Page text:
(a) Parks acquired under this chapter [on municipal and county parks, museums and historic sites] are under the control and management of the municipality or county acquiring the park.

These provisions allow a commissioners court to regulate reasonably the use of county roads, buildings, and parks. They do not, however, allow a commissioners court to adopt regulations unrelated to the objectives behind the enabling statutes. See La Cour du Roi, Inc. v. Montgomery County, 698 S.W.2d 178, 187-88 (Tex. App.--Beaumont 1985, no writ). A juvenile curfew ordinance is, in our view, well beyond the intended scope of the statutes cited above. See generally Shipley v. Floydada Independent School District, 250 S.W. 159, 161, judgment adopted (Tex. Comm'n App. 1923).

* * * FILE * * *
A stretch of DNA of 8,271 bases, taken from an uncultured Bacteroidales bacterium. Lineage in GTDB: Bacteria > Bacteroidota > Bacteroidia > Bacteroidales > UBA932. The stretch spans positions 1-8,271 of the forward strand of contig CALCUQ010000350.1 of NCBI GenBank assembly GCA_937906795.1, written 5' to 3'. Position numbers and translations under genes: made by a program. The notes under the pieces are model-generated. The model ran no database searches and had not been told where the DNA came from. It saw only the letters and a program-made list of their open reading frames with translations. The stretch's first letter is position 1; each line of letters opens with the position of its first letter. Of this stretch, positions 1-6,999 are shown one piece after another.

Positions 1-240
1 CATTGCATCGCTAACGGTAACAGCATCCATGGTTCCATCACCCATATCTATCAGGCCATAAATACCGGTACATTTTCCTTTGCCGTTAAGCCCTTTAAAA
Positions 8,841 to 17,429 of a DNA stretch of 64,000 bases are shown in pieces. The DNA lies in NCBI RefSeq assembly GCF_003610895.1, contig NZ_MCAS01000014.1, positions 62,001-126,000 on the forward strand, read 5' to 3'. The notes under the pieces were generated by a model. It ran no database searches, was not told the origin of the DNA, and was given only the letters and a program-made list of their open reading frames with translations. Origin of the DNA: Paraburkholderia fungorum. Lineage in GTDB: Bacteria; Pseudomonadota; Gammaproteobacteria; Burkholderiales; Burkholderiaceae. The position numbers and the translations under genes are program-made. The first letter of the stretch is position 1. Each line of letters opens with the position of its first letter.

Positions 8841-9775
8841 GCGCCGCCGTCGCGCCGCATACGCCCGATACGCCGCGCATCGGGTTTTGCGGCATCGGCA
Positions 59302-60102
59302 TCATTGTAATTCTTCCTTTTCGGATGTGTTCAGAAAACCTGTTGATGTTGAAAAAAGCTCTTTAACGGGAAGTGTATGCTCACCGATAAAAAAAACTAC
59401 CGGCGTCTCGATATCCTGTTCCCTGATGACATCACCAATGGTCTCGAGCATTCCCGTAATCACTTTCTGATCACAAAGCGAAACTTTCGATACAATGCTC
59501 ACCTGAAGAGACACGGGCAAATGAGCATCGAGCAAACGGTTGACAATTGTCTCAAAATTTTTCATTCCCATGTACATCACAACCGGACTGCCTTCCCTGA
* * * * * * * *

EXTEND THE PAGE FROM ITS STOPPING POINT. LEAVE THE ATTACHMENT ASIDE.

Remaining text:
Thus, a commissioners court lacks the authority to enact a juvenile curfew ordinance--even if such an act would, as you suggest, promote 'the safety and general welfare' of the community. Unlike home rule cities, counties have no general police power. Commissioners Court of Harris County v. Kaiser, 23 S.W.2d 840 (Tex. Civ. App.--Galveston 1929, writ ref'd). Counties are agencies for the administration of matters that are of state concern, rather than of municipal concern or of concern of any particular locality. Bexar County v. Linden, 220 S.W. 761 (Tex. 1920). Any powers conferred upon counties are duties imposed rather than privileges granted. Orndorff v. State, 108 S.W.2d 206 (Tex. Civ. App.--El Paso 1937, writ ref'd); see also Harrison County v. City of Marshall, 253 S.W.2d 67 (Tex. Civ. App.--Fort Worth 1952, writ ref'd) (contrasting powers of county with powers of city). Thus, a county is prohibited from acting solely on the basis of a general desire to promote the safety and general welfare of the community. See generally Attorney General Opinions MW-419 (1981) (county has no authority to prohibit discharge of sewage plant effluent into county roadside ditch); H-374 (1974) (county has no authority to regulate utility rates, establish minimum building and housing codes, license door-to-door salesmen, or require registration and bonding of home builders).